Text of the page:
Michael A. Caudy

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A DNA binding and dimerization motif, with apparent amphipathic helices (the HLH motif), has recently been identified in various proteins, including two that bind to immunoglobulin enhancers (E12 and E47). We show here that various HLH proteins can bind as apparent heterodimers to a single DNA motif and also, albeit usually more weakly, as apparent(More)
Hairy-related proteins are a distinct subfamily of basic helix-loop-helix (bHLH) proteins that generally function as DNA-binding transcriptional repressors. These proteins act in opposition to bHLH transcriptional activator proteins such as the proneural and myogenic proteins; together, the activator and repressor genes that encode these proteins have(More)
Hairy-related proteins include the Drosophila Hairy and Enhancer of Split proteins and mammalian Hes proteins. These proteins are basic helix-loop-helix (bHLH) transcriptional repressors that control cell fate decisions such as neurogenesis or myogenesis in both Drosophila melanogaster and mammals. Hairy-related proteins are site-specific DNA-binding(More)
Sensory organ formation in Drosophila is activated by proneural genes that encode basic-helix-loop-helix (bHLH) transcription factors. These genes are antagonized by hairy and other proline-bHLH proteins. hairy has not been shown to bind to DNA and has been proposed to form inactive heterodimers with proneural activator proteins. Here, we show that hairy(More)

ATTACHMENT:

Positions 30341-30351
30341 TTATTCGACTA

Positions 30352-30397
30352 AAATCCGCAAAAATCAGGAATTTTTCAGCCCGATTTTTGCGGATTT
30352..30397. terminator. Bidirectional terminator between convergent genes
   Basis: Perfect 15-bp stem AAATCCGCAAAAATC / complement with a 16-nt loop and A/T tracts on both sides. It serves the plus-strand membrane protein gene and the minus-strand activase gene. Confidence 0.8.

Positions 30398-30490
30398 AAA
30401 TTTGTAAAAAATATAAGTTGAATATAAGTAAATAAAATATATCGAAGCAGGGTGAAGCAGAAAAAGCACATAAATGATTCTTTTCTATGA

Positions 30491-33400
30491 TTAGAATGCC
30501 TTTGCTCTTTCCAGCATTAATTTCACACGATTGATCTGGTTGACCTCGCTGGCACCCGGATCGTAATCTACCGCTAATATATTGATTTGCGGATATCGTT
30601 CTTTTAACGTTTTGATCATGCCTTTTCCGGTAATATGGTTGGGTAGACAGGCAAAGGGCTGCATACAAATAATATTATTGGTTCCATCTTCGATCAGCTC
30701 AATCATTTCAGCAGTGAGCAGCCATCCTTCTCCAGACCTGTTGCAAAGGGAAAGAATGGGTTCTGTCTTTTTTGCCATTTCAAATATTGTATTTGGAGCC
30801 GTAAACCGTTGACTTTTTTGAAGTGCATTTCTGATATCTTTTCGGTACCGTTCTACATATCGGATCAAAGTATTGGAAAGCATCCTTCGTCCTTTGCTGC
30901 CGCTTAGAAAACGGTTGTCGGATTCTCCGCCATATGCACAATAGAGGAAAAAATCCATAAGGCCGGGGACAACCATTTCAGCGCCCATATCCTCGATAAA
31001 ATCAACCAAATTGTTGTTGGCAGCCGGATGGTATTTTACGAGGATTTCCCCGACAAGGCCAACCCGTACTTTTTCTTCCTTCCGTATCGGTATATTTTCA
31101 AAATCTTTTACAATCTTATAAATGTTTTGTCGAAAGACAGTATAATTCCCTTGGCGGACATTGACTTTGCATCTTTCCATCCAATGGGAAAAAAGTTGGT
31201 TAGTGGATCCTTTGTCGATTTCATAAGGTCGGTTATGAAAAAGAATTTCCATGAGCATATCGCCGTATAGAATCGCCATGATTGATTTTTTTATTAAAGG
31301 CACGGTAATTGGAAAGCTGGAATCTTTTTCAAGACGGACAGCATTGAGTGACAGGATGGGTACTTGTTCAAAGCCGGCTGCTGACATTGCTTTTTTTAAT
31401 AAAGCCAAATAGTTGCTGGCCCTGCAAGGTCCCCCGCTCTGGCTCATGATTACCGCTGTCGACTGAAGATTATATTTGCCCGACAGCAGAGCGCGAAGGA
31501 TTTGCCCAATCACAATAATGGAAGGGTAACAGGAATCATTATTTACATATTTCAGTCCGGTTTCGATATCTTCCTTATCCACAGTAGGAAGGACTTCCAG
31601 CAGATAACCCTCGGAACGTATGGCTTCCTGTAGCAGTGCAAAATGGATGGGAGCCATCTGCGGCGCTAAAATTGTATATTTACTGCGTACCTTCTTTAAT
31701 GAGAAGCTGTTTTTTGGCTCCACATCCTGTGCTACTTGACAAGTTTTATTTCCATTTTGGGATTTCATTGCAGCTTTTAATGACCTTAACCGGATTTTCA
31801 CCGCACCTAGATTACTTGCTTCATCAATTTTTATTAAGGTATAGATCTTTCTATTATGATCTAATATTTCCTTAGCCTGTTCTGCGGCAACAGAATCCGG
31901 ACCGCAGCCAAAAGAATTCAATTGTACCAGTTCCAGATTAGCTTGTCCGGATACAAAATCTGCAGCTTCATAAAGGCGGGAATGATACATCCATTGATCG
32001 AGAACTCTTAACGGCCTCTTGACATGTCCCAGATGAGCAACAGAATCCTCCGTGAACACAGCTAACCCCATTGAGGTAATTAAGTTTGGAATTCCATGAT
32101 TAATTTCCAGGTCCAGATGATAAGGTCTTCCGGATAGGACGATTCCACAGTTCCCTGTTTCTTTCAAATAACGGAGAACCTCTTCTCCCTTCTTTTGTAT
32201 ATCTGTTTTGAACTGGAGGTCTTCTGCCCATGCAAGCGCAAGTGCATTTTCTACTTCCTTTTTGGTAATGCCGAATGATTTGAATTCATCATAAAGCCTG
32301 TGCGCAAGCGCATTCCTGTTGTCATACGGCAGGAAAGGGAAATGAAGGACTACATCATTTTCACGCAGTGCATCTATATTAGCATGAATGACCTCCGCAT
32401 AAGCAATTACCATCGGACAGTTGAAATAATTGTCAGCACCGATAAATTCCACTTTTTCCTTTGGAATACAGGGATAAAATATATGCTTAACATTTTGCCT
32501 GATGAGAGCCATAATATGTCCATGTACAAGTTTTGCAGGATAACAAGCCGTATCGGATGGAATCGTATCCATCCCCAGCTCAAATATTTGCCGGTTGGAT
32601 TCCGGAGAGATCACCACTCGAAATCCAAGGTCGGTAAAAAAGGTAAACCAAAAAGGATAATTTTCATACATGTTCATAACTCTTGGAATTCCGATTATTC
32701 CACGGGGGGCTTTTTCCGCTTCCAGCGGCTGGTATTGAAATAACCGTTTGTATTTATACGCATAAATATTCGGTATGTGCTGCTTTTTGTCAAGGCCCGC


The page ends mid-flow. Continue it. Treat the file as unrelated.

Runt domain proteins are transcriptional regulators that specify cell fates for processes extending from pattern formation in insects to leukemogenesis in humans. Runt domain family members are defined based on the presence of the 128-amino-acid Runt domain, which is necessary and sufficient for sequence-specific DNA binding. We demonstrate an(More)
The first nerve cells to appear in the limb buds of embryonic grasshoppers are a pair which lie at the distal tip and project axons along the length of the limb to the central nervous system (CNS). The stereotyped route navigated by these 'pioneer' axons is followed by other neurones and eventually becomes that of a major adult nerve trunk. The guidance(More)
BACKGROUND Cell-specific gene regulation is often controlled by specific combinations of DNA binding sites in target enhancers or promoters. A key question is whether these sites are randomly arranged or if there is an organizational pattern or "architecture" within such regulatory modules. During Notch signaling in Drosophila proneural clusters,(More)
We have analyzed the morphology of over 5000 Ti1 pioneer growth cones labeled with anti-HRP, which reveals the disposition of axons, growth cone branches, and filopodia. Ti1 axon pathways typically consist of a sequence of 7 characteristically oriented segments, with a single, distinct reorientation point between each segment. Growth cones exhibit the same(More)
Extensive analysis during the last 10–15 years has identified many of the mechanisms and factors involved in the activation of eukaryotic gene transcription. Although activation is better studied and more appreciated, a growing body of work has shown that in many circumstances transcriptional repression is as important as activation in the regulation of(More)
We have compared the morphologies of approximately 5000 antibody-labeled afferent pioneer growth cones fixed at various stages of growth along their characteristic path over the epithelium in the legs of grasshopper embryos, and have used growth cone morphology as an indicator of differences in the affinity of the epithelial substrate for pioneer growth(More)